...a cure is not perfect unless it maintains health once restored. In the strife of the battle [of this life], spiritual health may be maintained nowhere but in the ranks of the Church, 'terrible as an army set in array', and this is because of the armament of its sevenfold grace. This is why there have to be seven sacraments. Since this army consists of elements that are subject to weakening, in order that the ranks be perfectly and permanently strengthened, it needs sacraments to fortify, relieve, and replenish its members: to fortify the combatants, relieve the wounded, and replenish the dying....
And so Baptism is designed for those just entering the fight, Confirmation for those engaged in combat, the Eucharist for those refreshing their strength, Penance for those rising from their sickbeds, Extreme Unction for those who are departing, Orders for those who break in the new recruits, and Matrimony for those who provide these recruits.
[St. Bonaventure, Breviloquium, Monti, ed. and tr., Franciscan Institute Publications (St. Bonaventure, NY: 2005) pp. 220-221. The quotation is from Song of Songs, of course.]
According to the editors, Bonaventure is deriving this scheme from Peter of Poitiers, about whom I know nothing except that he has a reputation for complicated and subtle argumentation and that he has to be distinguished from several other people of the same name. But the notion of sacraments as armaments may well have been strengthened by a number of comments by Hugh of Saint Victor in his De Sacramentis, one of the most influential treatises of sacramental theology in the medieval period [Hugh of St. Victor, On the Sacraments of the Christian Faith, Deferrari, tr., Ex Fontibus (2016)]:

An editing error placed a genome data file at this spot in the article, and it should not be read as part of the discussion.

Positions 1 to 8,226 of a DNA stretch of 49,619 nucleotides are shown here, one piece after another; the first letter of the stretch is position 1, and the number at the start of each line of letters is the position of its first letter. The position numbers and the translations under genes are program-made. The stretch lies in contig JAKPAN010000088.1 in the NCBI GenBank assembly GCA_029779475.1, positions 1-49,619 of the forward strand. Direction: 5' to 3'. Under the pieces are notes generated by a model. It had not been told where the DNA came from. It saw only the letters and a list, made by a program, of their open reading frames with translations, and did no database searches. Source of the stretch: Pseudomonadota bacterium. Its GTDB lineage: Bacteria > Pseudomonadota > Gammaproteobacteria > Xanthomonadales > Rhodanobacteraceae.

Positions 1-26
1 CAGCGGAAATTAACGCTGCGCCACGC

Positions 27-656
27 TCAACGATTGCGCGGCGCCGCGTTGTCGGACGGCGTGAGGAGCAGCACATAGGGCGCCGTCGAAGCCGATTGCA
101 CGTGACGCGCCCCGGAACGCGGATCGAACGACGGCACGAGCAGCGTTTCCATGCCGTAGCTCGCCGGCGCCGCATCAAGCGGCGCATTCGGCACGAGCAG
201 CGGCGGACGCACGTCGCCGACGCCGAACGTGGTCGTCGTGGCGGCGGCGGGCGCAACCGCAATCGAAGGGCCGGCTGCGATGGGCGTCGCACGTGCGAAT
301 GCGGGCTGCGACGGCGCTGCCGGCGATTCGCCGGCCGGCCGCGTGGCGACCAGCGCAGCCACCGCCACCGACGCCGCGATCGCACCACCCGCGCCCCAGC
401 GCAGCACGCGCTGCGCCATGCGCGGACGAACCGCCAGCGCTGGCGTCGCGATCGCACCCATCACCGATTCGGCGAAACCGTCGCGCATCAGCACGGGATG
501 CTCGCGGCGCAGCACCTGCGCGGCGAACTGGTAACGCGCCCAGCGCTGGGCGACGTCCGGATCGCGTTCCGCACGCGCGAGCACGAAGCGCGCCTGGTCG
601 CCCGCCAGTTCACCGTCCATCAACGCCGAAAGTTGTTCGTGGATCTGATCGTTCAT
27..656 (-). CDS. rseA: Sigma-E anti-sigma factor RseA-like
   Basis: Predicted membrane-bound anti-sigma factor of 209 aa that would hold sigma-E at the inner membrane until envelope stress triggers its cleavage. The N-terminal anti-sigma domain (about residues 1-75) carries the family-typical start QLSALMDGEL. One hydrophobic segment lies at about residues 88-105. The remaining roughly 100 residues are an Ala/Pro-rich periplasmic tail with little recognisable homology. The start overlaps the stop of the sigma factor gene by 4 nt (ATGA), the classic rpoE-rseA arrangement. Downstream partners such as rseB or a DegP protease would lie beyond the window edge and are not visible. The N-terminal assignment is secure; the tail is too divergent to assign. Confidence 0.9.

So there are three things simultaneously, faith, sacrament, and work. In faith, fortitude is attributed to the Christian, in the sacraments, arms; in good works, weapons for him who is to fight against the devil. (I.IX.VIII, p. 165)
Now, that in this battle he may be able to stand unconquered and guard his good unharmed, there are given him, as it is said, arms in the sacraments with which he may fortify himself, missiles in good works with which he may lay the enemy low, so that with love of faith and with hope combined he may meanwhile both be strengthened and live. (I.X.IX, p. 182)